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EconDebates Online

EconDebates Online keeps you informed on today's most crucial economics policy debates. Each EconDebate, created by John Kane (SUNY-Oswego), provides a primer on the issues and links to background information and current, in-depth commentaries from experts around the world. Review the brief introductions and, for EconDebates of interest, select the full debate.

Employment, Unemployment, and Inflation



Is a budget deficit harmful to the economy?

Full Debate 

In the late 1990s, discussion of U.S. fiscal policy often focused on how the budget surplus should be used. The recession of 2001 (and the subsequent "jobless recovery"), the Bush Administration's tax cuts, and rising military and homeland security expenditures have converted the the budget surplus into a large and growing federal budget deficit. The economic effects of this deficit have been the focus of a substantial amount of public policy debate.

Is a "jobless recovery" a necessary part of the "new economy?"

Full Debate

For most of the 20th century, the end of a recession was signaled by rising output and falling unemployment rates. The end of the 1990-1991 recession, however, was accompanied by moderate output growth, but a slower than usual decline in the unemployment rate. The term "jobless recovery" was created during this period to describe this phenomenon. The end of the 2001 recession was initially accompanied by a rising unemployment rate despite a slow to moderate rate of output growth, leading to the resurgence of debate over the reasons for a "jobless recovery."


Does an Increase in the Minimum Wage Result in a Higher Unemployment Rate?

Full Debate

Minimum wage laws in the U.S. were first introduced during the 1930s in response to the Great Depression. This period was characterized by falling output, falling prices, and falling employment. The National Industrial Recovery Act (NIRA) of 1933 attempted to stop this downward spiral by encouraging the formation of trade association agreements that established price floors and minimum wages. This was the first national attempt to introduce minimum wages in major industries. Those firms that participated in the trade association agreements were able to display a "blue eagle" logo in their establishments. In 1935, the U.S. Supreme Court ruled that the NIRA was unconstitutional, and these initial minimum wage agreements were terminated.


Should the Strategic Petroleum Reserve be used to Reduce Fluctuations in Oil Prices?

Full Debate

The Strategic Petroleum Reserve (SPR) was created as a result of the Energy Policy and Conservation Act in December 1975 in response to the 1973-74 oil embargo. This Act allowed the U.S. to store up to 1 billion barrels of petroleum in salt caverns located near the Gulf of Mexico. Oil has been added to these salt caverns from June 1977 to the present. The SPR now holds over 500 million barrels of crude oil.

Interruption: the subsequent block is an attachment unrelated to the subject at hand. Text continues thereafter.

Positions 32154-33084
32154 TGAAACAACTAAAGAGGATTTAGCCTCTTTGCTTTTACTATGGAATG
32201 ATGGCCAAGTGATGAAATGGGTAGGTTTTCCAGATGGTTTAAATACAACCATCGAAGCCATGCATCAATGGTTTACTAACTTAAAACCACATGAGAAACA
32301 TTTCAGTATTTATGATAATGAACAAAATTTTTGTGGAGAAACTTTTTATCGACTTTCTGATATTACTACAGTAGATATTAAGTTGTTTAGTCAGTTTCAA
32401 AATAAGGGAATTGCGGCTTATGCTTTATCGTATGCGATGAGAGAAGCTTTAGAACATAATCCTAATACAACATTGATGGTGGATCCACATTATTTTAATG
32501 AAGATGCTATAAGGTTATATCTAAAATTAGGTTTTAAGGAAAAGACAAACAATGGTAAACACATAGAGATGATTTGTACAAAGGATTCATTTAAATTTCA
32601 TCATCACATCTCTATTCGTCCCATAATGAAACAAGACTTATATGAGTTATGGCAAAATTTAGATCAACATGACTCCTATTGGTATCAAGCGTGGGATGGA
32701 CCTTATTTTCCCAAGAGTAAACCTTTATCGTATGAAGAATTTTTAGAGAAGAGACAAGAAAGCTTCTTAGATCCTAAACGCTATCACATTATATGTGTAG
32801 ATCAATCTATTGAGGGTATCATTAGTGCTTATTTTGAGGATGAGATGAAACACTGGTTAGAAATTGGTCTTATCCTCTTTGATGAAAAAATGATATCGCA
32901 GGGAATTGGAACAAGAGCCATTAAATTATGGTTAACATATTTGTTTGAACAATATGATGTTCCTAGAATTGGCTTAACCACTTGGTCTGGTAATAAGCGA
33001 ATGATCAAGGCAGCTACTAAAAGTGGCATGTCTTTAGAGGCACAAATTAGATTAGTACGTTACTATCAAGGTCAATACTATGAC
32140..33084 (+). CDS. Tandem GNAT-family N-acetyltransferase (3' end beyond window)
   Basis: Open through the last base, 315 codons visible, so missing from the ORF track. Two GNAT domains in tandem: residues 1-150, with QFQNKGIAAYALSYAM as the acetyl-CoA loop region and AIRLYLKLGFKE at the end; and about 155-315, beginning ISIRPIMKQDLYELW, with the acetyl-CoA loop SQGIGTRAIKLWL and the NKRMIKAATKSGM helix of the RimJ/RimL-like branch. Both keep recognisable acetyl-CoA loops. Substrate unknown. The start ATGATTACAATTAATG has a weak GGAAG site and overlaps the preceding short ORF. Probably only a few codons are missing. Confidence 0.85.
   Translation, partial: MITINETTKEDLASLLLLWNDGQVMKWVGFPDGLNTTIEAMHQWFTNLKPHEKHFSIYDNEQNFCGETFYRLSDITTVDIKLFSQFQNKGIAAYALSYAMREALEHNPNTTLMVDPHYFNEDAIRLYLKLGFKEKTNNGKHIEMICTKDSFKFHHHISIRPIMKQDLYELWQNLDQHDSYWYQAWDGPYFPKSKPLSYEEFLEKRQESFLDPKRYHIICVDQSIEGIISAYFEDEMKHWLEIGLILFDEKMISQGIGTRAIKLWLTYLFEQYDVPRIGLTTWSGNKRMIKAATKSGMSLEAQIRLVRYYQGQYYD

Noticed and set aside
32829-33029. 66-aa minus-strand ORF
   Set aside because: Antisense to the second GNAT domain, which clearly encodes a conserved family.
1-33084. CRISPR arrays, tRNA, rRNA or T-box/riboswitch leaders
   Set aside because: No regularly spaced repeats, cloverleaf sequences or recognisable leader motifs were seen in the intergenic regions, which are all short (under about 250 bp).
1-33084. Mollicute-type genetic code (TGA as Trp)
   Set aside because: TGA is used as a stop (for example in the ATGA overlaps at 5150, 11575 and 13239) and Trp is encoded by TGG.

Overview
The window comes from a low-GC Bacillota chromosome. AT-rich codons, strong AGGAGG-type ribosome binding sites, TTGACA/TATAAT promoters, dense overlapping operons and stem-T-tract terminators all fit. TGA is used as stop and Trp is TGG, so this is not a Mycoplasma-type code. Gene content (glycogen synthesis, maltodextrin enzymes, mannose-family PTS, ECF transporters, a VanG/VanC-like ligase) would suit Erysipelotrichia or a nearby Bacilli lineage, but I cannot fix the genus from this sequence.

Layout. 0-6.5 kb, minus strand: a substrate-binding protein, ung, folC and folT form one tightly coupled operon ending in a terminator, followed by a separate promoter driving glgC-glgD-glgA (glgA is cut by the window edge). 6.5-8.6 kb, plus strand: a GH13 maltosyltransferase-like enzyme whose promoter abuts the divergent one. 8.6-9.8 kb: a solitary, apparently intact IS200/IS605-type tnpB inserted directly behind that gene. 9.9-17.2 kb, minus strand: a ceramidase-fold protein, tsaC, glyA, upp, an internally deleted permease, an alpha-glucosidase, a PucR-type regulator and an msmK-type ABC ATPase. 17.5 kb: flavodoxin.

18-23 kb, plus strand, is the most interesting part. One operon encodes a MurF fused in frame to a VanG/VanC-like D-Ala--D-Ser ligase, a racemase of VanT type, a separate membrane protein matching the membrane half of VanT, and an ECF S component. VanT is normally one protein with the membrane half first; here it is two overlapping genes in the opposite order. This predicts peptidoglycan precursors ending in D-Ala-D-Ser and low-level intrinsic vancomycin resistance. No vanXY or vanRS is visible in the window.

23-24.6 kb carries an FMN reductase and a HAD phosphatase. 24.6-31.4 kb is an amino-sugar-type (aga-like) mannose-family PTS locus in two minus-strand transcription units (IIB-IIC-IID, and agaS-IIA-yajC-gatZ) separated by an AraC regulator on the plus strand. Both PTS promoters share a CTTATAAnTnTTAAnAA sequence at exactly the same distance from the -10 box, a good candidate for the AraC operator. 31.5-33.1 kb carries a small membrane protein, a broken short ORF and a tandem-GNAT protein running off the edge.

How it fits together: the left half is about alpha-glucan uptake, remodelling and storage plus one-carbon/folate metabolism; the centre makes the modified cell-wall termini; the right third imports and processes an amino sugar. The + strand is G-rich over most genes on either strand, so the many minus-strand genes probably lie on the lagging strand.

Is There A New Economy?

Full Debate

The rate of growth of productivity in the U.S. economy remained relatively low in the 1980s and early 1990s. Real wages fell in many industries during this period. Many economists argued that structural changes in the economy had resulted in a natural rate of unemployment that was over five percent. The late 1990s, however, provided a very different economic situation in which a more rapid rate of productivity growth resulted in higher real wages throughout the economy. This increase in productivity growth was accompanied by relatively low inflation and a rather substantial decline in the unemployment rate (reaching a low of 3.9% in April 2000). This change has been so dramatic that many have argued that the U.S. now has a "new economy" in which the old rules no longer apply. It is generally argued that this "new economy" is the result of the growth of the internet and an expansion of global competition.

Do technological advances result in higher unemployment?

Full Debate 

Technological advances allow society to produce more output from the existing mix of resources. These advances may take the form of less costly methods of producing existing output or may result in the production of new (or substantially improved) commodities (such as DVD players, HDTV, anti-lock braking systems, and similar innovations). Society clearly gains from the production of either more output or more highly valued output. But, how do these technological advances affect employment?

Should the Federal Reserve aim at a zero inflation policy?

Full Debate 

Virtually all economists agree that high inflation rates are disruptive. Economies experiencing double-digit inflation rates tend to have lower growth rates than economies experiencing lower rates of inflation. This is due, in large part, to the increased uncertainty about future income and prices that accompanies higher inflation rates. Thus, most economists agree that inflation rates should be relatively low. There is much less consensus about whether an inflation rate of 0% is better or worse than an inflation rate of 3%.

Should the Fed pursue a fixed policy rule?

Full Debate 

Until the Great Depression, most economists argued that the government should provide a stable economic infrastructure, but should not engage in attempts to stabilize the economy. Classical economic models suggested that the economy was self-equilibrating and tended to move toward a full-employment equilibrium relatively rapidly. These models suggested that there was no need for governments to engage in activist fiscal or monetary policies. The experience of the Great Depression, however, caused many economists to re-evaluate these models and policy recommendations.

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